The country's decision to block the Uzbek-language wiki may be more about showmanship and nationalism than controlling information.
Uzbekistan's ban on Wikipedia is censorship as performance art. The ban, enacted late last month, blocks all articles written in Uzbek while leaving articles in other languages accessible. Unlike earlier acts of online censorship, the ban on Uzbek Wikipedia articles does not prevent citizens from accessing political information. On the contrary, it blocks a prime venue of innocuous diversion: the thousands of articles about pop stars, national heroes, and sports figures that comprise the Uzbek-language Wikipedia. Uzbeks unable to access the Uzbek-language Wikipedia may now turn instead to the Russian-language Wikipedia, a virtual treasure trove of Uzbekistan's state-suppressed memories that could not possibly merit official approval. So why block the Uzbek version? What does it accomplish?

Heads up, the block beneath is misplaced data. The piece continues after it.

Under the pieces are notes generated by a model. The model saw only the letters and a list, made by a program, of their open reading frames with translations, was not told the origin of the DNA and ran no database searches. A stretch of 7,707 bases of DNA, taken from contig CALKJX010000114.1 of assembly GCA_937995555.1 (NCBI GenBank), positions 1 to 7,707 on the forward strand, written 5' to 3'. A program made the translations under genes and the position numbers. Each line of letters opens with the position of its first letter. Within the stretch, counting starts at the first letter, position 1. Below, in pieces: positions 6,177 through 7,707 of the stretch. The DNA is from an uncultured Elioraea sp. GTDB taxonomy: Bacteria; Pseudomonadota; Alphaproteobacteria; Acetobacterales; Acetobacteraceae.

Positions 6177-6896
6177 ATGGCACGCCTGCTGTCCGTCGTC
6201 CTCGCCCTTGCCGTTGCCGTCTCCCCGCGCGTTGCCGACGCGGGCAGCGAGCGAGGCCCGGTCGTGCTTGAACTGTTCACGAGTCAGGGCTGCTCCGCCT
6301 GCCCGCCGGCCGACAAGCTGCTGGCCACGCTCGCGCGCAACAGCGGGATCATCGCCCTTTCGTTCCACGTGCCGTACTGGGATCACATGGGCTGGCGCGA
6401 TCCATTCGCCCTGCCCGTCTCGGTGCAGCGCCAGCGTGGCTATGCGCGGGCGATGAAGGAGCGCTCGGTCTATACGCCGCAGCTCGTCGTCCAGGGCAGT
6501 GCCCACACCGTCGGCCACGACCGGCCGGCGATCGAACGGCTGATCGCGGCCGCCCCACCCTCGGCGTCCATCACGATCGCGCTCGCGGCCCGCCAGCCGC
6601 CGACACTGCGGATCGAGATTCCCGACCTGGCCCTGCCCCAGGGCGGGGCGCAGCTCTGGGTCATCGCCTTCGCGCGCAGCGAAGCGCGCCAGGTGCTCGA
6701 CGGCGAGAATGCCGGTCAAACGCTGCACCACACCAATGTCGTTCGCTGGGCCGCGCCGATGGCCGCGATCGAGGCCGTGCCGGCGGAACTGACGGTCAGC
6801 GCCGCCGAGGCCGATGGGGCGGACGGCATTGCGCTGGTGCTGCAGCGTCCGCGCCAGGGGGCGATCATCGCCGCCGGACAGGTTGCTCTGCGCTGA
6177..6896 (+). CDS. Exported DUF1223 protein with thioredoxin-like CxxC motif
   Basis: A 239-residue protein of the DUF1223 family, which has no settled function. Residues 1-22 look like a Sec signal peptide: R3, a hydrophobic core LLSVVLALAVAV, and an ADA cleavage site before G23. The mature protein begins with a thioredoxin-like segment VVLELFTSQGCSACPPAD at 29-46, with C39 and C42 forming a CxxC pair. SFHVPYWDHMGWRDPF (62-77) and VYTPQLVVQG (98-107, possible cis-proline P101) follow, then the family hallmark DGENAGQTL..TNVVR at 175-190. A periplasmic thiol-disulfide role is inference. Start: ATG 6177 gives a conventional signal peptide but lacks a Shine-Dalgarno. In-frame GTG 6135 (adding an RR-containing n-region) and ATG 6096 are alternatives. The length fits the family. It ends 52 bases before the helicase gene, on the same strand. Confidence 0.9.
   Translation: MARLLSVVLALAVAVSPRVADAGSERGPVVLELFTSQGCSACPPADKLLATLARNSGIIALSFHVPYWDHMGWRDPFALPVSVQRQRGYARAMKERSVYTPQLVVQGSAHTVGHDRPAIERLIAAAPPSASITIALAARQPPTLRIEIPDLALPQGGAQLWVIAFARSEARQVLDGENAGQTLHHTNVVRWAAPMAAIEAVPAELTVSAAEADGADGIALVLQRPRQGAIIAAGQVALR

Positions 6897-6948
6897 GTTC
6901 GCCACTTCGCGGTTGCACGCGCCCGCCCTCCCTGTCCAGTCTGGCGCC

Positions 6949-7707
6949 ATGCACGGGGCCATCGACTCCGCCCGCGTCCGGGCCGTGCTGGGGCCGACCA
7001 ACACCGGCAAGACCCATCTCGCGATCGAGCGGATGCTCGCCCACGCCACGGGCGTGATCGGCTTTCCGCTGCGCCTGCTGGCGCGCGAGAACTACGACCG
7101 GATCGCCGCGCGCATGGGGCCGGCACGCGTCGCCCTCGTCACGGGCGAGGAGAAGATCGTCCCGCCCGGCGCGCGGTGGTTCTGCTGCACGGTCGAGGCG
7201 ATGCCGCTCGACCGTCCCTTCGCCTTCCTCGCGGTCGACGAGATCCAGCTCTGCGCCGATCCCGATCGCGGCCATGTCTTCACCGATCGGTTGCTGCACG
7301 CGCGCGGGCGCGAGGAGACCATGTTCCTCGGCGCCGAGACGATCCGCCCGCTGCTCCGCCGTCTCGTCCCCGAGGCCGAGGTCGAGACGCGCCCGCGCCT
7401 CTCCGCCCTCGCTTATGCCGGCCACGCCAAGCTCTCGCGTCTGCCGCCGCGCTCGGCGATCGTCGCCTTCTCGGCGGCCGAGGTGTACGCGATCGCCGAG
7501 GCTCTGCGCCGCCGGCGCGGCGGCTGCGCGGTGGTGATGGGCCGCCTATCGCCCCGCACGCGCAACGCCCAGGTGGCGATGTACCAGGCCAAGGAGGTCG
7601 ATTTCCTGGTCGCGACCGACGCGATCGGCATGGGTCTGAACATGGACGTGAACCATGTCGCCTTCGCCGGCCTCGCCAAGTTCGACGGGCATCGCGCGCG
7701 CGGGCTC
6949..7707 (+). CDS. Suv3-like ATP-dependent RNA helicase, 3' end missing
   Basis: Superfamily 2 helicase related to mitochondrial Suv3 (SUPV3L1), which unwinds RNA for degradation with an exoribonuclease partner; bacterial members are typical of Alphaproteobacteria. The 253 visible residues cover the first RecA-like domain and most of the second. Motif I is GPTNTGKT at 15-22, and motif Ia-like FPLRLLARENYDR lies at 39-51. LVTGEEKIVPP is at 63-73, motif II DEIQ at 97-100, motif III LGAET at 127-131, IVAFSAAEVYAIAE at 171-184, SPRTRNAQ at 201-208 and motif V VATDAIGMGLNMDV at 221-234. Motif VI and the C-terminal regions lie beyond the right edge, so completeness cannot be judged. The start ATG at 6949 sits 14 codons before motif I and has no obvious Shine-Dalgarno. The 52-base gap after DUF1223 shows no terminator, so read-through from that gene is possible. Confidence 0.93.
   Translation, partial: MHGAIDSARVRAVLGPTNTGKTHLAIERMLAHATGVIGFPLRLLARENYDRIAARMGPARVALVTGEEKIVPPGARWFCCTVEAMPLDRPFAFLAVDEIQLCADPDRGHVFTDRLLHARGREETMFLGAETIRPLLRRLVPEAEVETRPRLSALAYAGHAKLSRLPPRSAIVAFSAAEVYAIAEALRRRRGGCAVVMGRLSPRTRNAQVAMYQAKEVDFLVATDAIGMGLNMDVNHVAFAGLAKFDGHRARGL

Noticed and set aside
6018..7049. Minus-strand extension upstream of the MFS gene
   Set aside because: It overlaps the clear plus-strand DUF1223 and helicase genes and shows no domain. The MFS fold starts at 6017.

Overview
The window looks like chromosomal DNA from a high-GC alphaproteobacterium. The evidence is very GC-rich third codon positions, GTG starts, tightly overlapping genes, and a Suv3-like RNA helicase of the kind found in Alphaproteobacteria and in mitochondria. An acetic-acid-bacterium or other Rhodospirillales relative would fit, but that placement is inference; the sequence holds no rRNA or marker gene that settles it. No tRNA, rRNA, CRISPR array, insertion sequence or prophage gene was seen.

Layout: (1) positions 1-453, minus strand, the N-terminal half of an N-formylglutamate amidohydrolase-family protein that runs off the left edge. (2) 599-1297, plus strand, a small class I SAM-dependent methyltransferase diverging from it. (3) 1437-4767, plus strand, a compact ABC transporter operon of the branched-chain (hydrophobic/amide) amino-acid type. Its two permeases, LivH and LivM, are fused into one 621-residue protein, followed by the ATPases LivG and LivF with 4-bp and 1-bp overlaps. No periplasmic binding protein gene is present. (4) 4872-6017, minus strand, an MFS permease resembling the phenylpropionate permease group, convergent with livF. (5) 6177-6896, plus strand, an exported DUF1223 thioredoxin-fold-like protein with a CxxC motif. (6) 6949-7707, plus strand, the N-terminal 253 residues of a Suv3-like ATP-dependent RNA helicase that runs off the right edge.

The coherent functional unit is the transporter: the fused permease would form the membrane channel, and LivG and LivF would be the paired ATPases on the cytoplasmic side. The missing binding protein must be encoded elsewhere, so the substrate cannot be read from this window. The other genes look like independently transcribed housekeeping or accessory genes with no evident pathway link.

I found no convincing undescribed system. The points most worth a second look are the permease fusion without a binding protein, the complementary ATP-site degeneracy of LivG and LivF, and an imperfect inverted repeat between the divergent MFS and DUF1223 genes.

Like its English-language counterpart, the Uzbek Wikipedia is an idiosyncratic collection that represents the diverse interests of its users. The best entries, as rated by moderators, are Cristiano Ronaldo, the Republic of Korea, Philosophy, and Alisher Navoi (a 15th century Uzbek poet). Other user favorites include Kelly Clarkson, Nirvana (the band), Internet Explorer, and a Finnish symphonic metal group called Nightwish. Pop culture entries tend to skew toward foreign tastes: the recently updated Uitni Hyuston entry, for example, is longer than that of popular Uzbek singer Yulduz Usmonova. Though the Uzbek government can be capricious in its censorship, the Uzbek Wikipedia is assiduously unprovocative - indeed, Uzbeks writing about national hero Navoi is exactly the sort of thing that the state encourages. Skimming the list of 7,890 entries, I found more of the same apolitical fare: an epic piece on FIFA; a treatise on plov.